Replication

Okay, but now back to our Node! What do Nodes do when they finally meet each other? They start Replication! This is the process of sharing the data they know about.

A typical conversation between two Nodes

Replication makes sure that data spreads across the decentralised network. This means that not all Nodes know everything at the same time. They might only get to know some data later, or maybe never! This makes p2panda an Eventually Consistent Database.

🐻‍❄️What replication protocol do we use?

You can ask a Node via GraphQL what they know about and then again query the actual Entries and Operations you need. This allows developers to build their own replication protocols on top of the GraphQL API, depending on the needs of their Nodes! p2panda recommends and implements some very common replication protocols: For example if you just want to have all data, or from a specific schema, or everything of the users you follow.

Decentralisation & Federation

We’ve seen now the relationship between Clients and Nodes. Clients are the creators and consumers of data while Nodes take care of the rest.

Since Clients only need to talk via GraphQL to a Node they can be easily implemented without much effort.

We can now imagine all sorts of clients: An mushrooming app, a computer game or a cool festival tool to set up events. They can run as web applications in the browser or can be implemented as native applications, also running on mobile phones.

But how do we implement a Node? The good news is: There is already one reference implementation called aquadoggoand since Nodes are agnostic to the data they process, you probably can just use this one. It gets even better: Nodes can support all sorts of applications as long as they know about the Schema the application needs!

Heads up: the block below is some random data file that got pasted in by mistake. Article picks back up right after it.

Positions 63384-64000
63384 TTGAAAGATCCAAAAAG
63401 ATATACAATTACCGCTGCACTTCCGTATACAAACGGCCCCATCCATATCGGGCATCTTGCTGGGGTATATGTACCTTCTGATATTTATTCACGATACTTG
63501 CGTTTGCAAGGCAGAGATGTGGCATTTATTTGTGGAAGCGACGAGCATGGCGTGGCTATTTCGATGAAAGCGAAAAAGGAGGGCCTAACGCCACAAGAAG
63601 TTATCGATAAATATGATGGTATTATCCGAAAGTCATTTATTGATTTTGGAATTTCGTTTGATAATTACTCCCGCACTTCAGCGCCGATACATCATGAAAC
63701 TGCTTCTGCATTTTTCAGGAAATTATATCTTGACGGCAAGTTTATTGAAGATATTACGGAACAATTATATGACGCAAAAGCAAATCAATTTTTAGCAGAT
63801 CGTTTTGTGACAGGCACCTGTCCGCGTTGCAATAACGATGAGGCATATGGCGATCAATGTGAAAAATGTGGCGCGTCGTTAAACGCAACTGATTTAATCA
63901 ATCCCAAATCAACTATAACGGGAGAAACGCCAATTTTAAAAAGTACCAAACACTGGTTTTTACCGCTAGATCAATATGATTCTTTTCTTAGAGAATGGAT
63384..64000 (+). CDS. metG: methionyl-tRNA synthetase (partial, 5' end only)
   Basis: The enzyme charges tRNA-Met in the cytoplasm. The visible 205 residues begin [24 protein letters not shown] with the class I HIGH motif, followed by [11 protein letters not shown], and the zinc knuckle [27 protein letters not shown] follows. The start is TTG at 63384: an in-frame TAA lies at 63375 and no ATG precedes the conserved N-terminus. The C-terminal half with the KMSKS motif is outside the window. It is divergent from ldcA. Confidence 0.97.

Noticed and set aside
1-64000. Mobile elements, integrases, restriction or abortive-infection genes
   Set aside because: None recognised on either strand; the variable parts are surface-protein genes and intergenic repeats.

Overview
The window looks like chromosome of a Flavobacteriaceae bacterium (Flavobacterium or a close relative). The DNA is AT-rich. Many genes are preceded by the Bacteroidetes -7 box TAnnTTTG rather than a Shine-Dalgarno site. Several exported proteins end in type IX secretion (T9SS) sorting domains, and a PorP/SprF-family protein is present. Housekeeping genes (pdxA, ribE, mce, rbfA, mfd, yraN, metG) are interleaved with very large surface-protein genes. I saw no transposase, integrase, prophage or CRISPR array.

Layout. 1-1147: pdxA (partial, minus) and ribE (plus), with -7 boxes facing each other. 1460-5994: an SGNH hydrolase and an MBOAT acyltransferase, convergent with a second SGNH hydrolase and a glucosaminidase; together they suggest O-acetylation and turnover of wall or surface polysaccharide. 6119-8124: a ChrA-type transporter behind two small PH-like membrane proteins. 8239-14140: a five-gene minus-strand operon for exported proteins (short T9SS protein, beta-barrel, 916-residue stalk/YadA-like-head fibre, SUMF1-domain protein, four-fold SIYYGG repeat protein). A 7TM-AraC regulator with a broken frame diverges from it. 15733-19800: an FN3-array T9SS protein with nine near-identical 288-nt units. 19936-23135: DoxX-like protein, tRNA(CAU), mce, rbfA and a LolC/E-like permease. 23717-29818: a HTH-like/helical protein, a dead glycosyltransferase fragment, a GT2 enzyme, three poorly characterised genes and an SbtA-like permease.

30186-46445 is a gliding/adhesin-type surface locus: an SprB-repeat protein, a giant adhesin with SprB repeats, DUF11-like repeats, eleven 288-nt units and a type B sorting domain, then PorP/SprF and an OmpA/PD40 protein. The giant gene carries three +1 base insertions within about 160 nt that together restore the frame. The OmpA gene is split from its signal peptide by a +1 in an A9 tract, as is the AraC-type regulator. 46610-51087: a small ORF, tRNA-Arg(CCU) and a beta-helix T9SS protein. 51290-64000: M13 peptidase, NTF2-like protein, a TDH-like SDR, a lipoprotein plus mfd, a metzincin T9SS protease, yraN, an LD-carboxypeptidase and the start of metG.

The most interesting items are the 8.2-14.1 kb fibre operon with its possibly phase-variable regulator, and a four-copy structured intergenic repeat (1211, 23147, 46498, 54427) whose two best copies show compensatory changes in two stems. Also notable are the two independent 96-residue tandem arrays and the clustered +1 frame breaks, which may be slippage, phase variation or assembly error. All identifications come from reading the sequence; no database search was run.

This gives us quite many options now on how to deal with the Node: We can host it on a server on the internet and simply just allow many clients to talk to it. This is what we would call a Federated Node. It is a Node shared with many clients.

We could also host the Node directly on our computer, for example just as a running program, or even a background process which automatically launches as soon as we’ve started our computer. This is what we would call a Decentralised Node as it is not shared and runs locally on your device. But this would require you to understand quite a bit about computers and we can’t assume that everyone will do the same.

We can also embed the Node directly next to the Client and ship it all bundled in one program! This is the easiest method for the users, as they can just install the application and will get a Node for free without worrying too much about it.

🐻‍❄️Container with web view

With cool frameworks like Tauri we can easily embed aquadoggo and have a JavaScript web view Client in front of it.

For whatever Network Topology you decide: All Nodes will always be able to communicate to each other whenever they want to. It does not matter if you decided to host yours in a federated or decentralised manner.

Different network topologies with federated or decentralised Nodes

Similar to the Replication and Discovery, deciding on an approach has different implications: Sharing a Node with others comes with much more responsibility but easier access. Users can just open a website and directly interact with the p2panda network! Having your own local node is practical if you want to be able to be offline and still use your Client. Also you will have your data in exactly your place.